In response to my post earlier today on "Sex-neutral 'he': the constitutional question", David Seidman writes:
This has nothing directly to do with your post on the sex-neutral he, but I thought you might be interested in a concurring opinion by Justice Blackmun in a Supreme Court case involving an old statute dealing with law suits over land transactions between Indians and "white person[s]." Justice Blackmun read the term to include black persons, yellow persons, and anyone else who was not an Indian.
I quote his opinion in its entirety here:
Mr. Justice BLACKMUN, with whom THE CHIEF JUSTICE joins, concurring.
I join the Court's opinion, but I write briefly to add a comment about my views as to the scope of 25 U.S.C. § 194.
Section 194 applies to a property dispute between an Indian and a "white person." The property dispute here is between Indians, on the one hand, and, on the other, nine individuals, two corporations, and the State of Iowa. See 575 F.2d 620, 622 (CA8 1978). The Court holds that "white person" includes an artificial entity and thus that § 194 applies in the dispute between the Omahas and the two corporate petitioners. Ante, at 2537-2538. Contrariwise, the Court holds that "white person" does not include a sovereign State, and thus that § 194 does not apply in the dispute between the Omahas and petitioner State of Iowa. Ante, at 2537-2538, 2543. The Court, however, does not expressly discuss § 194's applicability to the nine individual claimants.
*680 Since the Court nevertheless holds that "§ 194 applies to the private petitioners" without exception, ante, at 2543, it must be proceeding on one of two assumptions. The Court could assume, first, that all nine individual petitioners are Caucasians, and hence each literally is a "white person" under § 194. There is no evidence in the record, however, as to the race of these individuals. See Brief for Petitioners in No. 78-160, p. 30; Brief for United States 32 n. 25; Tr. of Oral Arg. 13. Since the burden of proving the factual predicate for § 194's applicability presumably rests on the Indians who seek to invoke it, the Court, in holding § 194 applicable to the individual petitioners here, could not properly rely on this first possible assumption.
The Court could assume, second, that "white person" in § 194 refers, not to a Caucasian, but to a "non-Indian" individual. On this assumption, the race of the individual petitioners (so long as they are not Indians) would be irrelevant in determining § 194's applicability. That this is in fact the assumption the Court makes is suggested by its decision to ignore the adjective "white" in holding each of the corporate petitioners to be a "white person," and by its refusal to follow United States v. Perryman, 100 U.S. 235, 25 L.Ed. 645 (1880), where it was held that "white person," as used in another section of the Non-Intercourse Act, did not include a Negro. Ante, at 2537 n. 16.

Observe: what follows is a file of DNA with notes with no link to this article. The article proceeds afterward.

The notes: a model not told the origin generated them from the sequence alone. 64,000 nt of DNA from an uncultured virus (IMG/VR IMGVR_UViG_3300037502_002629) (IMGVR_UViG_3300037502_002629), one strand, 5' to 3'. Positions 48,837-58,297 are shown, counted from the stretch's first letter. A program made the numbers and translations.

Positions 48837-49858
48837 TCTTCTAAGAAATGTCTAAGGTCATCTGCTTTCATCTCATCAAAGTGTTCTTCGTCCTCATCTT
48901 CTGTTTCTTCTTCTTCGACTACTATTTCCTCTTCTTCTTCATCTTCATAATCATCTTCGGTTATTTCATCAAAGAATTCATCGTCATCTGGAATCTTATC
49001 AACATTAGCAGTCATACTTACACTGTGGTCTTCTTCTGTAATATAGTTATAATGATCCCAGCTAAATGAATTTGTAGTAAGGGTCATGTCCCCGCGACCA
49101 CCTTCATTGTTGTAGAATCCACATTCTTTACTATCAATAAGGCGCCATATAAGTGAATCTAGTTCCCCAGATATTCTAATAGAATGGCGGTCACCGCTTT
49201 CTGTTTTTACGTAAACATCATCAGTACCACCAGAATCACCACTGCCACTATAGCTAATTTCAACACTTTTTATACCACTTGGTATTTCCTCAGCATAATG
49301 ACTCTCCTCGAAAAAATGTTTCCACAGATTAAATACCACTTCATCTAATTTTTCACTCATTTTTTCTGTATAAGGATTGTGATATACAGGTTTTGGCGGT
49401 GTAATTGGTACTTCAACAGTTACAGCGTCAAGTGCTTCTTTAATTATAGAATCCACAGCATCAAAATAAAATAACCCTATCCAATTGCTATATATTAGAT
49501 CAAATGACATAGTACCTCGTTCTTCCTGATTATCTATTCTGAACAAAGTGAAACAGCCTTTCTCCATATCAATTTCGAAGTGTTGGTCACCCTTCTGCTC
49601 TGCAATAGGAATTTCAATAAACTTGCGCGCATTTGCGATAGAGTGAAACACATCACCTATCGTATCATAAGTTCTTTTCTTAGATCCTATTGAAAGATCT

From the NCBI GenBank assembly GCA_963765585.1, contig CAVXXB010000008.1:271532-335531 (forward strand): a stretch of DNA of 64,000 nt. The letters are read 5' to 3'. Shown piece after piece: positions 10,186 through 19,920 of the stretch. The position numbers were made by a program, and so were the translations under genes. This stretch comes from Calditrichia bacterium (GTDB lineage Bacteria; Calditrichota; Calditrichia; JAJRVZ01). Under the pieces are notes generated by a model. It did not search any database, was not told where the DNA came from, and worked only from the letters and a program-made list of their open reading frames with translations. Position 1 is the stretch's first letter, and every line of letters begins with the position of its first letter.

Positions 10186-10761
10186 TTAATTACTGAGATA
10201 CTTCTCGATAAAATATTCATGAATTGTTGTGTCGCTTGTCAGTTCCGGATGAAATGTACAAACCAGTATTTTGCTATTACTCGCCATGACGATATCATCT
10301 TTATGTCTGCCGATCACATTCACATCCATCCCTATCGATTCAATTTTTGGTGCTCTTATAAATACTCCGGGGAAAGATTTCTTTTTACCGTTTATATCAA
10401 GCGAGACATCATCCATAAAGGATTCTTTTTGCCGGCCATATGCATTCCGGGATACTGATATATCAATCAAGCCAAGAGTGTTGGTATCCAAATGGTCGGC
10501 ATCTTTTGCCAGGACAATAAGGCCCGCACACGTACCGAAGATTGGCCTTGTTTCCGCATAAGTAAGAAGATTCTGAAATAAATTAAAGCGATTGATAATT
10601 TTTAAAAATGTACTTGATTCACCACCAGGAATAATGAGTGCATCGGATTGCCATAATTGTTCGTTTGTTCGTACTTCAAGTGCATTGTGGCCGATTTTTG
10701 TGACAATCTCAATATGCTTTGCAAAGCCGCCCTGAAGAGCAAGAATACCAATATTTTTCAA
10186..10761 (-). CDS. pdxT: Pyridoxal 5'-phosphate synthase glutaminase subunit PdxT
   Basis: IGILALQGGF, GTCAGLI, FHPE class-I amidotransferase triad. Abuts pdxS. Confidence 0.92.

The Court seems to hold implicitly, therefore, that "white person" in § 194 includes any "non-Indian" individual. I would prefer to make this holding explicit. In my view, any other construction of § 194 would raise serious constitutional questions. To construe § 194 as applicable to disputes between Indians and Caucasians, but not to disputes between Indians and black or oriental individuals, would create an irrational racial classification highly questionable under the Fifth Amendment's equal protection guarantee. To *681 avoid this result, § 194's reference to a "white person" must be read to mean any "non-Indian" individual or entity, and I so interpret the Court's holding today. To the extent that Perryman is inconsistent with this reading, I must regard that case as overruled sub silentio.
442 U.S. 653, 99 S.Ct. 2529, 61 L.Ed.2d 153
I find this particularly interesting because the case involves the Omaha Indians. I spent the summer of 1961 living with an Omaha Indian family and working in the tribal store. I learned almost nothing of the language, but they taught me (or said they taught me) the word for "white man" so I would know when people were talking about me, even if I didn't know what they were saying. I think I also learned the word for "black man" — which, as I recall, was the word for "white man" with a modifier added after it. I took that to mean that the literal translation was "black white man." That struck me as confirming Justice Blackmun's view.
[Update — David Eddyshaw writes:
When I lived in Bawku in Northeastern Ghana I had a Sri Lankan colleague who used to get quite annoyed about being described (as he always was) as a "White Man" by the locals.
The actual words for "white man" are interesting (one got very used to them, as small boys shout them out after you wherever you go…)
In Kusaal, it's "Nasaara", ultimately from Arabic "Christians" presumably by way of "outsider".
In Hausa, it's "Batuure", apparently via a long chain of subtle shifts of meaning from "Turan" "not-Iran".
The Nasaara, of whatever precise origin, naturally all speak Nasaal, "Whitemanese", used for "English" in Ghana and "French" in Burkina Faso. The typical Kusaasi villager's understanding of the subtleties of European ethnicity is hardly greater than a typical European's understanding of Africa ….
Some further etymological thoughts on Batuure and its relative, by Language Hat and his commenters, are here.]